We note that extremely strong appreciation was experienced in the lowest priced areas of 85009 and 85034. Many other central, western and eastern areas did well too, but many of the southern and northern areas were noticeably weaker. One of the three Ahwatukee ZIP codes (85045) depreciated, while the other two were not very strong. Other depreciating areas were 85050, 85020 and 85085. It seems possible that 85045 may have been negatively affected by concerns about the 202 freeway extension.

September 4 – Every February Maricopa County holds an auction to sell off unpaid property tax debts to the bidder who will accept the lowest interest rate. The maximum interest allowed by law is 16% and the average interest each year gives us some idea of the willingness of investors to pay off the property tax debt on behalf of the delinquent property owner. The County Treasurer publishes statistics about the annual state of affairs in the world of tax liens. Here is the current table:

Sale Year Tax Year Parcels Advertised $ Value Not Auctioned Liens Sold $ Value Avg Interest Rate Struck to State
2015 2013 18,888 $41,606,189 4,630 11,637 $17,832,166 3.84% 2,621
2014 2012 21,342 $33,970,380 6,206 12,710 $18,354,687 5.01% 2,426
2013 2011 27,057 $46,532,327 7,964 16,535 $31,745,917 7.48% 2,558
2012 2010 34,550 $86,424,452 8,072 19,949 $55,659,726 9.93% 6,529
2011 2009 39,037 $80,478,533 9,429 22,510 $63,529,394 10.79% 12,543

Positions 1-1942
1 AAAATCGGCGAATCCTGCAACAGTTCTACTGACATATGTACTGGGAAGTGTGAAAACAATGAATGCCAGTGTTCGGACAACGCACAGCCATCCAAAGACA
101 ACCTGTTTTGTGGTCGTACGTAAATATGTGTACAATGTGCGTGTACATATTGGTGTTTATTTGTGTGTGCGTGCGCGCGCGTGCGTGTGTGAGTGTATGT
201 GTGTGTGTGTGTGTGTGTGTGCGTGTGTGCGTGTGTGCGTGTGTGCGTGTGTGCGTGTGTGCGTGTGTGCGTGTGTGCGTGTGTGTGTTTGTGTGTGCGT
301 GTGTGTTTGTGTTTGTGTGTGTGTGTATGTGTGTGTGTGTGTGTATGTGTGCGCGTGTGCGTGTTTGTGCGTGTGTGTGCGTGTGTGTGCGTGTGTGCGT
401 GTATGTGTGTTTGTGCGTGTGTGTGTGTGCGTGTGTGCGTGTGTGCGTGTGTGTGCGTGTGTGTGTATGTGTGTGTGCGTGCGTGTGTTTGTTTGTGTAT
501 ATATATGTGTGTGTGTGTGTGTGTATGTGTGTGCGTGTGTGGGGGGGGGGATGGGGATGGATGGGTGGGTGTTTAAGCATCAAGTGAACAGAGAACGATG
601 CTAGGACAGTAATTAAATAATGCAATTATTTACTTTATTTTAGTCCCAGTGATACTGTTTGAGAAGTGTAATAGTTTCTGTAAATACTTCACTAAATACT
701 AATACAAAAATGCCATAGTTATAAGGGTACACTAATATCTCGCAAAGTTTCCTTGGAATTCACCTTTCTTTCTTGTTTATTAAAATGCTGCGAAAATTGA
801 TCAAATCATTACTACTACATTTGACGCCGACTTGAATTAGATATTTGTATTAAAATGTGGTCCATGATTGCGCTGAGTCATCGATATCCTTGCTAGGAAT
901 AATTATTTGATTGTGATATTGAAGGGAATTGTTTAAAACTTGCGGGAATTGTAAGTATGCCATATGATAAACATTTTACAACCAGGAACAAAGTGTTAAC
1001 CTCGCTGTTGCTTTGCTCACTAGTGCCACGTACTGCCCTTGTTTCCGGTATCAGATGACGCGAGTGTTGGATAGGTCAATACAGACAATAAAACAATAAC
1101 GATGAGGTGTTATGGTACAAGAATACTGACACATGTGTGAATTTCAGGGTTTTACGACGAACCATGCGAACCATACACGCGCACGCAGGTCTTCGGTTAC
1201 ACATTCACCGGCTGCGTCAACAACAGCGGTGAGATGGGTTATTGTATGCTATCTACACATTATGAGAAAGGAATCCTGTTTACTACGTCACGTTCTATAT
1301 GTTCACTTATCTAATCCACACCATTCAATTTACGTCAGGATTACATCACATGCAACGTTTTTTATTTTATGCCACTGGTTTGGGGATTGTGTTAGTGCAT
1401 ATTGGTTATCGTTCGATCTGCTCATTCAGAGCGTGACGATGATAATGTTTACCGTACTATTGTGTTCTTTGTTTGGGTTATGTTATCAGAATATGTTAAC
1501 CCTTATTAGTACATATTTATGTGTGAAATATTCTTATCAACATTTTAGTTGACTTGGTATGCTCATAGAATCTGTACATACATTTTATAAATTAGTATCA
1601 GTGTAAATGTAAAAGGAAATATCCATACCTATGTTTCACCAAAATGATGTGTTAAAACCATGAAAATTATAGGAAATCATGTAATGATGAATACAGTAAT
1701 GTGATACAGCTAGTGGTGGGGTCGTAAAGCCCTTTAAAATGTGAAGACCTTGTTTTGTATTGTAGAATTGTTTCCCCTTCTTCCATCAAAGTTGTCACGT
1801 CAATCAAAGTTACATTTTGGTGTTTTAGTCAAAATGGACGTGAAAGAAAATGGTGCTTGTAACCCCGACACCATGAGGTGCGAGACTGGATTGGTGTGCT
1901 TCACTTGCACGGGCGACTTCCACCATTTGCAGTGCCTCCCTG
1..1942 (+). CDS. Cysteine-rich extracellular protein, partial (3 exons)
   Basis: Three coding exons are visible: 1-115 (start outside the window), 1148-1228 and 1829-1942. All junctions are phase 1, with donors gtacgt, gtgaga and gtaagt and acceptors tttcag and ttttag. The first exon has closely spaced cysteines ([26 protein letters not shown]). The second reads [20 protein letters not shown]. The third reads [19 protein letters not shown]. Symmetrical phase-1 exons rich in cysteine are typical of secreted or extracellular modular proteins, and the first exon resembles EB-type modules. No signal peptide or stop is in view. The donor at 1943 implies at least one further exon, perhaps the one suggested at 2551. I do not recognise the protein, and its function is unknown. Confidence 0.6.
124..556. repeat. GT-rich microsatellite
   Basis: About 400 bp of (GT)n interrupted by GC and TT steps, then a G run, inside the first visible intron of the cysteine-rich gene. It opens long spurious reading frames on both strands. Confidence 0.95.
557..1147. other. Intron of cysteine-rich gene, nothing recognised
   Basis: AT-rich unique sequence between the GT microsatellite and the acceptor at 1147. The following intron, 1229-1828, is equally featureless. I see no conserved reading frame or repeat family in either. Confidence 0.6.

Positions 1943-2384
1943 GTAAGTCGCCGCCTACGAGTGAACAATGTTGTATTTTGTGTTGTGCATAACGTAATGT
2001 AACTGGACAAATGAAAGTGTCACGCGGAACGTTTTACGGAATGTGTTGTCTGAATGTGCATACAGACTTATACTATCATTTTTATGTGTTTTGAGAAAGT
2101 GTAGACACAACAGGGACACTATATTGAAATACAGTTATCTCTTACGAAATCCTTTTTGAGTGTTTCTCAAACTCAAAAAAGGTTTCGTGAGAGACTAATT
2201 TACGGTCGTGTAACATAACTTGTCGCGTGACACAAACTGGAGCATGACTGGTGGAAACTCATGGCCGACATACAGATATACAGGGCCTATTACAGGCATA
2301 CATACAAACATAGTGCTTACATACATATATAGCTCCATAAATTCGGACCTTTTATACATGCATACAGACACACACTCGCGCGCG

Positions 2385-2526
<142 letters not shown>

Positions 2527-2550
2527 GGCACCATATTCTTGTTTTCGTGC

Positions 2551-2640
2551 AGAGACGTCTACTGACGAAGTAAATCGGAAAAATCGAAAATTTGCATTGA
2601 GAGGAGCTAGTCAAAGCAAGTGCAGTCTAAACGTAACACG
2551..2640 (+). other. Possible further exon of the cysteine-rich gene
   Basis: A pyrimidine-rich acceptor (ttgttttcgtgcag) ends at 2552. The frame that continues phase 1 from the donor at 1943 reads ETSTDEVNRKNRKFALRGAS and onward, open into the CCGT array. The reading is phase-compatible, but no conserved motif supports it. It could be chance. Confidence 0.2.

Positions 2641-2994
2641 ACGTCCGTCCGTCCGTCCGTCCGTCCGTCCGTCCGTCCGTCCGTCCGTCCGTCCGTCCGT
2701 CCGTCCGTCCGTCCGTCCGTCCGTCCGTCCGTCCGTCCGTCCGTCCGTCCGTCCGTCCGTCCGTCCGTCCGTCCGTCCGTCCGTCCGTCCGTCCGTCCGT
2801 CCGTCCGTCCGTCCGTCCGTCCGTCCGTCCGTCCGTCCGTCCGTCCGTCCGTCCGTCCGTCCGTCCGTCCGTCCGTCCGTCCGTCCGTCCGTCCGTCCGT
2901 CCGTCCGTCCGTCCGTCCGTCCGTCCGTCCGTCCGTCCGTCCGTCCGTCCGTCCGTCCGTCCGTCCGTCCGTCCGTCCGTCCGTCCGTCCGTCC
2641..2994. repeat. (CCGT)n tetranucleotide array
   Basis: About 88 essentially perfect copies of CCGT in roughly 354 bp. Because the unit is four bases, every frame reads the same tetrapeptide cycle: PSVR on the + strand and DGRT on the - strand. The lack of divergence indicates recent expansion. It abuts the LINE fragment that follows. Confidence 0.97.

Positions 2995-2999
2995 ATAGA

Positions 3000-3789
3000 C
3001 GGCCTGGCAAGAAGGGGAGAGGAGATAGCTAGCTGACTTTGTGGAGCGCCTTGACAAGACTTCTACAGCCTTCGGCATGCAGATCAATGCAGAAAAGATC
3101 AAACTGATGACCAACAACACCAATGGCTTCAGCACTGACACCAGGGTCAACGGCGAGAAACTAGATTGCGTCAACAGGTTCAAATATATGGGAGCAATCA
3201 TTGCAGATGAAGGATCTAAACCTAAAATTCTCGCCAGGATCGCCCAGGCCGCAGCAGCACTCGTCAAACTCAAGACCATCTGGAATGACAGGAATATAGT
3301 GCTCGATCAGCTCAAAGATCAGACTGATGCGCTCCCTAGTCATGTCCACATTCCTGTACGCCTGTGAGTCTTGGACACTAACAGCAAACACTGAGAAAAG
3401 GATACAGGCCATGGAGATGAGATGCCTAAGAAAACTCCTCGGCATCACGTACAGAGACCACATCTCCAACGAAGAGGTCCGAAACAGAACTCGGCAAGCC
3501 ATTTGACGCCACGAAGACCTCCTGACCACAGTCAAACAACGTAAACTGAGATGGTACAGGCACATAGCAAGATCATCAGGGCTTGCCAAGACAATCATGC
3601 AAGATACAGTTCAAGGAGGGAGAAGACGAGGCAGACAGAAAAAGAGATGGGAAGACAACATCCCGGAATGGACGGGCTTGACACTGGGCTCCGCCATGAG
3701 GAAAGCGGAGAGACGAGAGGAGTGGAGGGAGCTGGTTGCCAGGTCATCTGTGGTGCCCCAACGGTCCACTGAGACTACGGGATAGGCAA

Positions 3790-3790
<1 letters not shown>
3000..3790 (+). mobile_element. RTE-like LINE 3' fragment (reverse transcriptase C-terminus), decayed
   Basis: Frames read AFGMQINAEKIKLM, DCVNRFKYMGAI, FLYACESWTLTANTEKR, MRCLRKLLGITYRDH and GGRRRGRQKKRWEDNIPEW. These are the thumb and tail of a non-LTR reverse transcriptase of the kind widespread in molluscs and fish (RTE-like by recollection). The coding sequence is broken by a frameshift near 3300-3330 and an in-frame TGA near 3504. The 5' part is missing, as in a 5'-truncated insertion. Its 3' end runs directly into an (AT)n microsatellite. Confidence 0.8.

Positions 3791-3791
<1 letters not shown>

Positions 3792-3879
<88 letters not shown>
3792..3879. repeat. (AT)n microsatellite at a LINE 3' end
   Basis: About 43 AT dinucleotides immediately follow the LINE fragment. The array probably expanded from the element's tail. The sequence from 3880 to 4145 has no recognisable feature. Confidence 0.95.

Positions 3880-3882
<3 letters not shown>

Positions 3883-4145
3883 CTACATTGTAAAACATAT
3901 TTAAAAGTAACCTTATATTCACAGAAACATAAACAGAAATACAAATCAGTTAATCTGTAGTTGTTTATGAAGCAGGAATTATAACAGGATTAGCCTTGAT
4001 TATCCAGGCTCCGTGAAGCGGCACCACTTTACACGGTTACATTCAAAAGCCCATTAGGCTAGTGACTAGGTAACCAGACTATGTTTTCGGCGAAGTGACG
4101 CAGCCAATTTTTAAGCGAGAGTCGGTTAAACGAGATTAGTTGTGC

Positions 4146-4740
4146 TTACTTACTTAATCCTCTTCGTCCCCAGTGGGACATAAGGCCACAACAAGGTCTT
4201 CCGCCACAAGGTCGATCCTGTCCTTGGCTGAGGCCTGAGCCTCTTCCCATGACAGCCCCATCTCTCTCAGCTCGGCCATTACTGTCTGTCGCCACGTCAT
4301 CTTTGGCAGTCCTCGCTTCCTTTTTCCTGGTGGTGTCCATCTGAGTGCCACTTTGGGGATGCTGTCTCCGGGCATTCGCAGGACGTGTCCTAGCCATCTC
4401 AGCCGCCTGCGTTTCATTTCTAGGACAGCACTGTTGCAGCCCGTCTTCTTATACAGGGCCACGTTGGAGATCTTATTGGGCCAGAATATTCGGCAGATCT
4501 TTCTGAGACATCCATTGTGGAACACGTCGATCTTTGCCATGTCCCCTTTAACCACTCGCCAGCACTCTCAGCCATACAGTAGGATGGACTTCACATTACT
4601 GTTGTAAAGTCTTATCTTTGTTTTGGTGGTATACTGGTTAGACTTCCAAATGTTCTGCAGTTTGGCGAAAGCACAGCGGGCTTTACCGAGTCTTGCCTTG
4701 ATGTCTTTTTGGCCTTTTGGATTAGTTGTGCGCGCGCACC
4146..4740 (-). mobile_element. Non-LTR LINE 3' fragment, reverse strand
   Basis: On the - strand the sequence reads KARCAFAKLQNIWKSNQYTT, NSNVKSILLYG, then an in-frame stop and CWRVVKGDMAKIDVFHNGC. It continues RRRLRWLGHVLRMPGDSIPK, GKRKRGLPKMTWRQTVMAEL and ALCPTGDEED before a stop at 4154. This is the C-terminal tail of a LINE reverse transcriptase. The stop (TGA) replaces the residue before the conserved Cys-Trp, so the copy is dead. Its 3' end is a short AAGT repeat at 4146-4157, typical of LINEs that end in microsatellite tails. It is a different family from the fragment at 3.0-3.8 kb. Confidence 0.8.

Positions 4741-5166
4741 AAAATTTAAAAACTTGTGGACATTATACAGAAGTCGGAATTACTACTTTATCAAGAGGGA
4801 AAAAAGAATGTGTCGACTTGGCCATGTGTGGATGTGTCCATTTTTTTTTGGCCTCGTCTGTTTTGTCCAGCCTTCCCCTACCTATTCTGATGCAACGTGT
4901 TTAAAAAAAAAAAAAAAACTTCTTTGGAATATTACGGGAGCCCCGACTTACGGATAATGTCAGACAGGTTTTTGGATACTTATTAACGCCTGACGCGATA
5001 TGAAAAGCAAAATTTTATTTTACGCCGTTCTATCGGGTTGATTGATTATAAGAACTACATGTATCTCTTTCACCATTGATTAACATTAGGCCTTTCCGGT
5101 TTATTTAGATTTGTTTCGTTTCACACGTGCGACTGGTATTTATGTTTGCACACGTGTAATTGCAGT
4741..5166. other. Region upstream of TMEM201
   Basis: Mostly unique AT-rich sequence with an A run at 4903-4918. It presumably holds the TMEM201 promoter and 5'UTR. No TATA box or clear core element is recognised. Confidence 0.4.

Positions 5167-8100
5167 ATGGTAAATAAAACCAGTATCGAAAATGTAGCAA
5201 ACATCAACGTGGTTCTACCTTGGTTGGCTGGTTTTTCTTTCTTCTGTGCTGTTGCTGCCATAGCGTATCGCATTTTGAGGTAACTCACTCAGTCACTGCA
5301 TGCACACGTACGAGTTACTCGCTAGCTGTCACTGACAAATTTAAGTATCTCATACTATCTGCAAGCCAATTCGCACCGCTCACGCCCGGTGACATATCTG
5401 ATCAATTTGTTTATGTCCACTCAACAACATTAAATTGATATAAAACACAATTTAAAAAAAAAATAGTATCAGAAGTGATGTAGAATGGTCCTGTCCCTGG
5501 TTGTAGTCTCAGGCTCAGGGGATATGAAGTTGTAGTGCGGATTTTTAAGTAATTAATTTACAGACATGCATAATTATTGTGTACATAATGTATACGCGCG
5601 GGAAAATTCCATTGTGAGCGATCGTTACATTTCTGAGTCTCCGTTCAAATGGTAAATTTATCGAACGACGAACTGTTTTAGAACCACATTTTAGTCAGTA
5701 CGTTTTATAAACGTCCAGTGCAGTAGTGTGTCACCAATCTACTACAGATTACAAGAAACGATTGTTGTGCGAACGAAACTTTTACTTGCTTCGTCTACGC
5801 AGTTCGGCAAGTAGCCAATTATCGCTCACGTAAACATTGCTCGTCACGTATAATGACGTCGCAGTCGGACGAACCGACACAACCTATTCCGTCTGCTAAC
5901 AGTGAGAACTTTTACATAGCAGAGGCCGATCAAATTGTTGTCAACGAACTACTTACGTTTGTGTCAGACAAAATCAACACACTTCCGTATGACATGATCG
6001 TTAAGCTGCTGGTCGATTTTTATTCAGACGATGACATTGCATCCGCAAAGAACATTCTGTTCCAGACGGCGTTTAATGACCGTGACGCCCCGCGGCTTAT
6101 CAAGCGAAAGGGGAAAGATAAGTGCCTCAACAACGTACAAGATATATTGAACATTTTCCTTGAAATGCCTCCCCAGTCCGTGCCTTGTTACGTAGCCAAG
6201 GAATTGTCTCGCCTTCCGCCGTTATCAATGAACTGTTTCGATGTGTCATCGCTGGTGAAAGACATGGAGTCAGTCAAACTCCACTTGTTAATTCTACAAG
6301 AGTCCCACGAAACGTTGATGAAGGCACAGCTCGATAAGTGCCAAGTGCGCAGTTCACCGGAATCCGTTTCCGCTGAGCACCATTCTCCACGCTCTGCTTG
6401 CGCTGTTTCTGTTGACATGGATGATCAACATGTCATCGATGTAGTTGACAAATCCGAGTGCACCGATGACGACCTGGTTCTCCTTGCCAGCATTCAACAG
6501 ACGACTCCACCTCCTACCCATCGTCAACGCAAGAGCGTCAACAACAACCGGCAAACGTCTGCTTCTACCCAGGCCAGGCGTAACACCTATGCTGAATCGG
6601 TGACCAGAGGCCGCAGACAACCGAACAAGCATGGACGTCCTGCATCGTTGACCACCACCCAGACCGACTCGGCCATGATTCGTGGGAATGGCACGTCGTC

2010 2008 41,859 $69,946,978 9,317 25,660 $57,093,614 8.62% 11,040
2009 2007 34,694 $47,521,202 4,233 22,354 $39,884,087 8.66% 8,107
2008 2006 28,047 $32,713,999 5,995 20,401 $27,558,290 7.64% 1,651
2007 2005 23,949 $29,564,319 6,173 15,972 $21,080,184 7.96% 1,804
2006 2004 21,388 $26,337,120 5,762 13,479 $17,284,492 6.03% 2,147
2005 2003 23,003 $26,458,224 6,241 12,515 $16,941,595 5.80% 4,247
2004 2002 25,309 $31,649,838 5,986 14,065 $17,505,778 6.09% 5,258
2003 2001 28,438 $27,879,375 7,238 14,156 $15,779,144 7.88% 7,044
2002 2000 27,612 $26,443,065 6,542 11,771 $13,195,438 10.91% 9,299
2001 1999 26,377 $23,752,233 6,354 11,363 $13,578,760 10.95% 8,660
2000 1998 24,306 $19,428,476 6,365 11,002 $11,200,642 10.12% 6,939
1999 1997 25,597 $20,913,038 7,062 10,766 $10,967,212 9.93% 7,769
1998 1996 21,990 $15,198,627 5,339 8,456 $8,967,966 10.04% 8,195

If a tax lien auction fails to generate a bid, the parcel is “struck to state” and become a state owned lien. When the 4 year time period expires and the Certificate of Purchase has not been redeemed, a treasurers deed is generated which transfers ownership to the State of Arizona. The state does not actually pay the back taxes but they are abated instead.

We can see that investors were not excited to buy the glut of tax liens being sold off in 2011, since the winning interest rate bid hit a high point of 10.79% and a record number of parcels were struck to state. These parcels are now being transferred to state ownership in record numbers and we are seeing a lot Treasurer’s Deeds recorded in recent months. In contrast the February 2015 auction was very popular with the average interest rate the lowest ever at 3.84%.

September 3 – Here is another chance to look at the Cromford© Market Index for the single-family markets in the 17 largest cities:

Phoenix Daily Housing Market Observations September 3, 2015

We still see more cities improving for sellers (10) than for buyers (7). The changes are relatively modest but still favorable for sellers on balance.

Two cities showed major improvement over the last month – Maricopa and Scottsdale. In the case of Maricopa, supply continued to fall during August while sales volumes have stayed higher than usual for the season. Demand in Scottsdale is close to normal, but the supply of active listings has been declining.